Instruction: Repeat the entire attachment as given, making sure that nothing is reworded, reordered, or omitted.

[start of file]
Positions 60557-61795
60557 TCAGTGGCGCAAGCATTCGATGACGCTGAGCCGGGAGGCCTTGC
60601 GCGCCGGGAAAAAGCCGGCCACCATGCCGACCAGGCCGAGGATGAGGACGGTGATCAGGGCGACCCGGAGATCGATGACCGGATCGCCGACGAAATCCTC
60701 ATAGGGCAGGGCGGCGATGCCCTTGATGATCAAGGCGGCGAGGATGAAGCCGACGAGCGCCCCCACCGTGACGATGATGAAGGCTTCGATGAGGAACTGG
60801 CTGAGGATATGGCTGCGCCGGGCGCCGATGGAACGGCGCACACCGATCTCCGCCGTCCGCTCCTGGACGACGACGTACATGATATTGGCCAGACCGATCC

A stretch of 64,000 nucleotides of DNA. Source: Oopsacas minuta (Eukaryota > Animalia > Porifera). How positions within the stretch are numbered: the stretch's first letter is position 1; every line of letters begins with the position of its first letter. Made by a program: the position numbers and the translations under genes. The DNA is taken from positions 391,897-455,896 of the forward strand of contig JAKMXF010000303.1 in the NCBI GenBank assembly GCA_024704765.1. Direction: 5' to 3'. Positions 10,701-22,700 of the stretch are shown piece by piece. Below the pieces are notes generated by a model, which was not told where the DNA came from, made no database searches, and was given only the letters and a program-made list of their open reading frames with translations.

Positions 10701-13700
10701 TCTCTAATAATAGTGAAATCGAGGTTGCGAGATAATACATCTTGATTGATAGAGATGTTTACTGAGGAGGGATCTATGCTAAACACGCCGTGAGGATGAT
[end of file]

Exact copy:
Positions 60557-61795
60557 TCAGTGGCGCAAGCATTCGATGACGCTGAGCCGGGAGGCCTTGC
60601 GCGCCGGGAAAAAGCCGGCCACCATGCCGACCAGGCCGAGGATGAGGACGGTGATCAGGGCGACCCGGAGATCGATGACCGGATCGCCGACGAAATCCTC
60701 ATAGGGCAGGGCGGCGATGCCCTTGATGATCAAGGCGGCGAGGATGAAGCCGACGAGCGCCCCCACCGTGACGATGATGAAGGCTTCGATGAGGAACTGG
60801 CTGAGGATATGGCTGCGCCGGGCGCCGATGGAACGGCGCACACCGATCTCCGCCGTCCGCTCCTGGACGACGACGTACATGATATTGGCCAGACCGATCC

A stretch of 64,000 nucleotides of DNA. Source: Oopsacas minuta (Eukaryota > Animalia > Porifera). How positions within the stretch are numbered: the stretch's first letter is position 1; every line of letters begins with the position of its first letter. Made by a program: the position numbers and the translations under genes. The DNA is taken from positions 391,897-455,896 of the forward strand of contig JAKMXF010000303.1 in the NCBI GenBank assembly GCA_024704765.1. Direction: 5' to 3'. Positions 10,701-22,700 of the stretch are shown piece by piece. Below the pieces are notes generated by a model, which was not told where the DNA came from, made no database searches, and was given only the letters and a program-made list of their open reading frames with translations.

Positions 10701-13700
10701 TCTCTAATAATAGTGAAATCGAGGTTGCGAGATAATACATCTTGATTGATAGAGATGTTTACTGAGGAGGGATCTATGCTAAACACGCCGTGAGGATGAT